New York Fed taps Williams for top post, ignoring Democrats on diversity

The New York Federal Reserve announced that San Francisco Fed President John Williams will become its next president and CEO, spurning calls from progressive Democrats for a choice who would bring gender or racial diversity to the role.

Williams, a white Ph.D economist, was approved by the Fed board in Washington on Tuesday. He becomes the second leader of the San Francisco Fed in recent years to ascend to a more prominent role within the central bank; his predecessor, Janet Yellen, went on to become Fed vice chair and then Fed chair.

Outgoing New York Fed President Bill Dudley’s last day will be June 17, and Williams will take over the following day.

“After a thorough process, my fellow search committee members and I felt that John best fulfilled the criteria we’d identified as well as the feedback we’d received through our public outreach efforts,” said Sara Horowitz, who chairs the New York Fed board and led the search committee along with private equity investor Glenn Hutchins, another board member.

Williams also has a close relationship with Fed Chairman Jerome Powell, for whom he will perform an important supporting role. The New York Fed president serves as vice chairman of the Fed’s interest rate-setting committee and oversees most of the country’s biggest banks.

“John is a dedicated public servant, a distinguished thought-leader in monetary policymaking, and a proven executive and public communicator,” Powell said in a statement.

Still, Williams’ selection did nothing to address the issue of diversity, which has dogged the central bank for years, with only four of the 12 reserve bank presidents being either women or people of color. That criticism only intensified after Thomas Barkin, a white man from the private sector, was picked in December to lead the Richmond Fed.

Sen. Sherrod Brown (D-Ohio) said Williams is “a distinguished and respected economist“ but expressed disappointment at the selection of “another Fed insider.”

“Federal Reserve System officials cannot continue to say that diversity is important without showing that they mean it in their selection of individuals to lead the Federal Reserve Banks and other positions,” he said in a statement.

Sen. Elizabeth Warren (D-Mass.) had called for the co-chairs and Williams to appear before the Senate Banking Committee if Williams ended up as the choice. Fed Up co-director Shawn Sebastian said the coalition supports that call. “Today, the Fed concluded another opaque and controversial Reserve Bank presidential selection process by ignoring the demands of the public and choosing another white man whose record on Wall St regulation and full employment raises serious questions,” he said in a tweet.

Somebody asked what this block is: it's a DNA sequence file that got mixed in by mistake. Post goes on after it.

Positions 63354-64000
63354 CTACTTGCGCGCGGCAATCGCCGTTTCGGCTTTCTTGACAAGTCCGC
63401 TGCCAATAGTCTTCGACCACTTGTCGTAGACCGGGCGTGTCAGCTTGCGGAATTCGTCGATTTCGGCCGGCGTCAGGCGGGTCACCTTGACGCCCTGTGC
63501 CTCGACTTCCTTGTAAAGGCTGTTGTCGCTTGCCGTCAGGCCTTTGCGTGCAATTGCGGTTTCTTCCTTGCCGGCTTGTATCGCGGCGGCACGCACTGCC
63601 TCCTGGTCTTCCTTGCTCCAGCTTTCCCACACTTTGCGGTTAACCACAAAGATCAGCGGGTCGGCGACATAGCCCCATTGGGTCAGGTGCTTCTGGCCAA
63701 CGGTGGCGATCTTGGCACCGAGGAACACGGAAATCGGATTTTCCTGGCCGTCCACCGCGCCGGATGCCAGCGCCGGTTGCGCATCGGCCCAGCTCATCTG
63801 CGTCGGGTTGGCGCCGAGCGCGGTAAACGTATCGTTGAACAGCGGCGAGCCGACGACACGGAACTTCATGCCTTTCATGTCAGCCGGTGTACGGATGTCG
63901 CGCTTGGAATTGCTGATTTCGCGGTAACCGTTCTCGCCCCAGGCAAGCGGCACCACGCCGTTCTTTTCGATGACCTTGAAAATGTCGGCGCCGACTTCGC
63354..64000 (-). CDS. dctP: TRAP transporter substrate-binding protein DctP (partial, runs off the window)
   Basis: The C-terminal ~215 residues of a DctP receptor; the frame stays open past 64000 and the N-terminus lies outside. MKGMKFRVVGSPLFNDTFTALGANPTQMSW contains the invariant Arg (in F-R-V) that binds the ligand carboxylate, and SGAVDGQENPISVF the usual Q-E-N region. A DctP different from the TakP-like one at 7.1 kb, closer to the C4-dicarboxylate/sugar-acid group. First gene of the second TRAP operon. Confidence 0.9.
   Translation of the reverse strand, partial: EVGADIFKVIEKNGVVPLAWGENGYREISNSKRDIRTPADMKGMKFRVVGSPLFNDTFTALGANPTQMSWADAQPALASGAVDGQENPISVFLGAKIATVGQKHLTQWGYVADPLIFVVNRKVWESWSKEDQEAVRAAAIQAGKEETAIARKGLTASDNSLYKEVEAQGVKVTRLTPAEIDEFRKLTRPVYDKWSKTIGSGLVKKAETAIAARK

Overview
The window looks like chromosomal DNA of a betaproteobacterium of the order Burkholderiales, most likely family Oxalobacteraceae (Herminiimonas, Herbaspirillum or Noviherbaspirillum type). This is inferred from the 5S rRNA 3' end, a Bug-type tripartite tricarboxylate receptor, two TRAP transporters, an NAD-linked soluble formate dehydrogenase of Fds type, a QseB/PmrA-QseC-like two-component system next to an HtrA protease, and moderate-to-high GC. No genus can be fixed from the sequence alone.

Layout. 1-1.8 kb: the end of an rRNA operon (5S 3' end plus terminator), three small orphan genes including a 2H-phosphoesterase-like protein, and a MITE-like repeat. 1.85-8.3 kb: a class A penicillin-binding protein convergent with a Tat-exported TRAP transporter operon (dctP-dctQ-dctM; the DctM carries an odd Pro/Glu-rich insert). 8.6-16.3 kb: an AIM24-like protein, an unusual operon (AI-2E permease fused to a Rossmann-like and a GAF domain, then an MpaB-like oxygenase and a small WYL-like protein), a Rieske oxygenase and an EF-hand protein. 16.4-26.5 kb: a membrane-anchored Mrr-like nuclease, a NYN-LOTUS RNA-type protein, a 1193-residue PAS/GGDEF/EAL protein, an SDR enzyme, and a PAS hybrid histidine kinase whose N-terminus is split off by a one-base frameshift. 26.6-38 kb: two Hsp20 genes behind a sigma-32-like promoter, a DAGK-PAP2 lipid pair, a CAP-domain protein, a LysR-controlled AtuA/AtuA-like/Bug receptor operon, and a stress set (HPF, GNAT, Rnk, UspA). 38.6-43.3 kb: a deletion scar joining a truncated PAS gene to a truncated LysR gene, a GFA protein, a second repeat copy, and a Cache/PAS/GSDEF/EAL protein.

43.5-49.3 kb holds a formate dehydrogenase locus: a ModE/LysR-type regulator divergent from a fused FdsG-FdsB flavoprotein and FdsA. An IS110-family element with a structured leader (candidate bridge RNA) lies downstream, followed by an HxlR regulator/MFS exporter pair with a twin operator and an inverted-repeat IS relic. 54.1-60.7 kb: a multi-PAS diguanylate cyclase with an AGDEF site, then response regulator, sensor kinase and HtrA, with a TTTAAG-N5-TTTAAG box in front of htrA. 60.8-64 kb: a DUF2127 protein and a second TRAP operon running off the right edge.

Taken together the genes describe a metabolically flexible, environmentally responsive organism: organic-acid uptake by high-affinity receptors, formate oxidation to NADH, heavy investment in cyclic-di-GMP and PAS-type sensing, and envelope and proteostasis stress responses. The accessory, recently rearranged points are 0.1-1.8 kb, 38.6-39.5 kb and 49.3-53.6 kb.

Yellen, who praised Williams and said she “very much valued his advice and insight“ during the financial crisis, implicitly defended him against progressive groups, which have criticized him for pushing higher interest rates earlier on in the economic recovery.

“John’s groundbreaking research helped establish the intellectual foundation for the Federal Reserve’s determination to support American households and businesses by pushing short-term interest rates very low and adopting non-traditional strategies to lower longer-term interest rates, such as those on mortgages,“ she said in a statement.

The search committee, in the course of looking for the next president, identified 30 candidates who were qualified, according to a timeline released by the Fed, of which roughly half were “diverse candidates,” which they told reporters means women and minorities.

The committee co-chairs said Williams best fulfilled all the requirements they’d laid out as their priorities. They also said Williams had increased the percentage of women and minorities in senior leadership at the San Francisco Fed to 46 percent from 12 percent.

The co-chairs said they graded the semi-finalists on objective metrics and compared them to each other. They also said the search encompassed diversity beyond simply gender and race, including experience.

Horowitz and Hutchins had highlighted diversity as being of high importance in their search, along with expertise in monetary policy, capital markets and crisis management. Williams, who has spent his career at the Fed, doesn’t have direct markets experience but already serves on the central bank’s interest rate-setting committee.

They downplayed Williams’ lack of direct markets experience, citing his experience as Yellen’s right-hand man during the financial crisis as evidence of his deep understanding of markets.

Williams was one of 11 semi-finalists interviewed for the position, six of whom were “diverse candidates,” the timeline says, which was then whittled down to three.

“Throughout the interview process, the search committee continues to receive candidate nominations, most of whom are contacted and vetted by the search firms at the behest of the committee,” it says.

Williams interviewed with the Fed board in Washington on March 20 and then met with the New York Fed board, which voted unanimously on Monday to select him (the three directors with a background in banking are not allowed to participate in the vote).

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